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Pistons pace Pacers

I hit up YouTube a little bit ago hoping to find a good video from a fan who attended last night's game. Instead, I got what's above. The audio sucks and the focus is blurry. It's so bad, in fact, I almost didn't post it. But I thought about it a second, and you know what, who cares? I can see enough to understand what's going on, and I can hear enough to get a feel for what the atmosphere felt like. A blurry, muffled video is better than no video at all.

If you watched the game, you might already know where I'm going with this, but last night's game was like the video above: it was ugly. The Pistons shot 44% against a bad team and waited until the final minutes to put the nail in the coffin, despite the fact that the Pacers were missing Mike Dunleavy, last year's second-leading scorer, due to injury. But c'mon, we waited all summer and into the fall to get that Game 6 loss out of our collective mouth, an ugly win is still a freaking win!

Plus, unlike in years past, this year's squad has handy ready-made excuses that are actually valid: namely, adjusting to a new head coach, new offensive sets and new rotation. And when you look at the progress made in each of those areas, well, there's nothing really to complain about. Michael Curry did a solid job managing his roster, playing 11 guys before halftime and giving 10 players at least 14 minutes on the night.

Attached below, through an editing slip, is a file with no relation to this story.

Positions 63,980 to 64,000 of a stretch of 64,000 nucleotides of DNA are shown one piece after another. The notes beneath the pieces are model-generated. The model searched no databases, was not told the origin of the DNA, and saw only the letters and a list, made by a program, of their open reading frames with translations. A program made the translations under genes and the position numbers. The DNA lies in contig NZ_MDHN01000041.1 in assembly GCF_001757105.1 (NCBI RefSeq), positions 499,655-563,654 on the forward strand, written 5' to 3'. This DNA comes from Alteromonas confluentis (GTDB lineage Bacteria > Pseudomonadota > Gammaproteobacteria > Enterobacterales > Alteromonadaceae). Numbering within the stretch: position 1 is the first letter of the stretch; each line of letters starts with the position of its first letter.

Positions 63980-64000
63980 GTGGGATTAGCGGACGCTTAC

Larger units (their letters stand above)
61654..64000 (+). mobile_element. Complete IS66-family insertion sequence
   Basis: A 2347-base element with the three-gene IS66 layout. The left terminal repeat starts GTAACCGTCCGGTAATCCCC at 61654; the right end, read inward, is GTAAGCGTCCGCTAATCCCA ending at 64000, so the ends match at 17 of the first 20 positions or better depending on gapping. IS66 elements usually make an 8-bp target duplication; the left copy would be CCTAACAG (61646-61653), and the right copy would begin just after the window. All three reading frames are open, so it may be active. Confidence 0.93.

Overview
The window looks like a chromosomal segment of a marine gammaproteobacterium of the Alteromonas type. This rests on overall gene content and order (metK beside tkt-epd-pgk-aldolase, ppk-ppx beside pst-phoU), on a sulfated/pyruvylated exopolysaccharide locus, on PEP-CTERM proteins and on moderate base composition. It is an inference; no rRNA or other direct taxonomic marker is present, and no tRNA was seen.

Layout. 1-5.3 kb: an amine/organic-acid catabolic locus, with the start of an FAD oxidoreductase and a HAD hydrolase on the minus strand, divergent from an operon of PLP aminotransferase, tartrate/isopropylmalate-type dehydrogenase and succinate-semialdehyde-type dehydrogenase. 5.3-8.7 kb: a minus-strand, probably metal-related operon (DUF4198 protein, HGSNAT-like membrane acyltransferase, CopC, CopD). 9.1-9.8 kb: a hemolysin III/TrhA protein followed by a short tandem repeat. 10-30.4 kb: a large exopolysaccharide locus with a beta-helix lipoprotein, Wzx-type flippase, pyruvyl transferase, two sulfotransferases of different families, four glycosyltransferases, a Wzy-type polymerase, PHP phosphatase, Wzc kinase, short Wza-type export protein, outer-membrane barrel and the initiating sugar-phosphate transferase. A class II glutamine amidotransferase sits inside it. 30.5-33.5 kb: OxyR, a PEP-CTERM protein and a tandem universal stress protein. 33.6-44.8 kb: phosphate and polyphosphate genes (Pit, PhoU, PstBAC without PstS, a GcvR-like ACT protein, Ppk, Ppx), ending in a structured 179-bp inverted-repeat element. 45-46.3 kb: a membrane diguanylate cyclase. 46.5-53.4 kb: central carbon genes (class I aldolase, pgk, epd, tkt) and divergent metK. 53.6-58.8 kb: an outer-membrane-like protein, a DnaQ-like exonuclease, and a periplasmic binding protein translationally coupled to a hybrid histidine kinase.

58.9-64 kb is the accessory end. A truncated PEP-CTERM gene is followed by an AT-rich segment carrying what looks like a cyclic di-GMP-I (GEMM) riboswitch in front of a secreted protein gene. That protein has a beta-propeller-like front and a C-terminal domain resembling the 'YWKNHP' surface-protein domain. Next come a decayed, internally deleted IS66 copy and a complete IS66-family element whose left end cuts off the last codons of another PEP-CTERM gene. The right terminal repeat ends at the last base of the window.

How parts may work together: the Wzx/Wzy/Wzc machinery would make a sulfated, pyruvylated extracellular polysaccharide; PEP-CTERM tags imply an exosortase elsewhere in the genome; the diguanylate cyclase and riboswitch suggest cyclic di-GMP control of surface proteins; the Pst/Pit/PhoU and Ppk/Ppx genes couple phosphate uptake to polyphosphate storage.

Remember how he promised Tayshaun Prince would be more assertive? He wasn't lying: Tay led the team in points (19) and attempts (15). (Of course, the questions remains: can he do this and play tough defense? Danny Granger lit it up for 33 points on just 16 shots.)

Rip Hamilton and Chauncey Billups are as rock solid as they come, but they shot 5-13 apiece while Rip turned the ball over five times. That's not going to happen most nights, and when they bounce back the team's shooting percentage will climb. Rasheed Wallace shot 4-11, but hey, that's better than the 23.6% he shot in the preseason, right? Besides, he gets a pass in my book simply for starring in this awesome picture.

What about the crowded frontcourt? The Amir McMax PF Monster combined for 21 points, 15 boards and five blocks (albeit in 58 minutes). Amir Johnson tallied just a single foul, and all three of his makes were from at least 18 feet out:

Eat it, Asst. Coach Negative Nancy. Turns out the guy's range extends to more than just above the rim.

Arron "Snowflake/Showbe/Spellcheck" Afflalo did his job as a defensive stopper (three steals) and also flexed a little range himself with one triple. After watching him shoot just .208 from beyond the arc as a rookie, seeing him tear it up (7-of-10) through eight preseason games + one regular season game is a little exciting. This is somewhat of a fluke (he's not going to shoot 70% all season, duh) but it's probably also the result of tens of thousands of jump shots he took this summer. If he keeps bringing that defense and becomes a legitimate threat from three-point land, he'll be starting one of these years.

Okay, time to rein it back in -- the excitement and "newness" of the season has me getting a little ahead of myself. But that's the joy of opening night. Basketball is back.

Pistons 100, Pacers 96 box score / ESPN
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